6. MCI checked the status of the All Eights Number, and
learned that MCI was the Responsible Organization (``RespOrg'')22
for the number.23 MCI's internal database revealed that the All
Eights Number was in a hold status.24 According to MCI, a number
will remain in a hold status within MCI for 45 days, before it
gets released to the toll-free spare number pool.25 On November
2, 2000, MCI apparently assigned the All Eights Number to Call
Interactive's Corporate Identification Number, while leaving the
number in hold status.26 The MCI service representative for Call
Interactive contacted the MCI service manager for the All Eights
Number, but did not receive a return call.27 There is no
evidence that a second attempt to contact that MCI service
manager was ever made.
7. On January 2, 2001, Call Interactive reiterated its
interest in obtaining the All Eights Number. By then, the number
had been in hold status for more than 45 days. Accordingly, on
January 4, 2001, the number was assigned to Call Interactive.28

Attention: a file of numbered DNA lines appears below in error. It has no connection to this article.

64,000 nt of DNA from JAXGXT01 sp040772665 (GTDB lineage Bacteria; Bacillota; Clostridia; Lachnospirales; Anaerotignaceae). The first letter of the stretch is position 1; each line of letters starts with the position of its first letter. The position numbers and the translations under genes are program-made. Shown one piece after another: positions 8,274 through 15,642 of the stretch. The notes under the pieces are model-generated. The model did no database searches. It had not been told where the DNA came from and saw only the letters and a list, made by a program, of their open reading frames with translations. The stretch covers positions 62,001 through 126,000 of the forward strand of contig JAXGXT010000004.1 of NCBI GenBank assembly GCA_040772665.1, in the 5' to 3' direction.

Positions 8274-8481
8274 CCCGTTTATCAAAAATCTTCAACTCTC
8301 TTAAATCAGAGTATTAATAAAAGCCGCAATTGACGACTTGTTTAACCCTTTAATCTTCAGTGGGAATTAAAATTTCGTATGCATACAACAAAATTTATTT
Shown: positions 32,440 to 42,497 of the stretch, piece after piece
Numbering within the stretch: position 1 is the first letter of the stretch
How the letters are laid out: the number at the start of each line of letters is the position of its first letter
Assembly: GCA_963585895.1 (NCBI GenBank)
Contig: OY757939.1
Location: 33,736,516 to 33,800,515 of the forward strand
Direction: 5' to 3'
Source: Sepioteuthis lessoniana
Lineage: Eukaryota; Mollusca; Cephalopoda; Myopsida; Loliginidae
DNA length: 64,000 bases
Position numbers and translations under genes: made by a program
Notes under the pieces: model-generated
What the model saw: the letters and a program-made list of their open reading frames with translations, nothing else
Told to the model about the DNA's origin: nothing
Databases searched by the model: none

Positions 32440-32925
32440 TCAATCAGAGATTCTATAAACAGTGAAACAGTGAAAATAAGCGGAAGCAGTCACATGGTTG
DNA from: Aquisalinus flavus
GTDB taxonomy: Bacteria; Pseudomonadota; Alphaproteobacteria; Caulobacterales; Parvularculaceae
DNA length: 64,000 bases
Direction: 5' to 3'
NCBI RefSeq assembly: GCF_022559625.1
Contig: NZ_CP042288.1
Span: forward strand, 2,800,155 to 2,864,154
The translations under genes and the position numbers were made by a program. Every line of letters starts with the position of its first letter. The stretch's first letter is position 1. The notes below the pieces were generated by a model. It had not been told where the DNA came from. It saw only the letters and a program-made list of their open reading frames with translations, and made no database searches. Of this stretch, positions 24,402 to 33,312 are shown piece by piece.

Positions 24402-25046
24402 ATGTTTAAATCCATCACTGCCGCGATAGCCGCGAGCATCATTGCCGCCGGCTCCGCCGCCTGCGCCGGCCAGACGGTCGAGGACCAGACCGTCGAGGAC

These dates are consistent with MCI's invoices to Staton, which
show a lower volume of traffic for the October/November 2000
period when the number was first disconnected from Staton, and
explains the lack of a November/December 2000 invoice. It does
not explain, however, the later December 2000 /January 2001
invoice. According to MCI, it received a Letter of Authorization
from Call Interactive dated April 11, 2001 to have the All Eights
Number ported to Sprint.29 On April 18, 2001, Sprint became the
RespOrg for the All Eights Number.30
8. Staton states that it first became aware that it was
disconnected from the All Eights Number in June 2001.31
According to Staton, the disconnection was not discovered earlier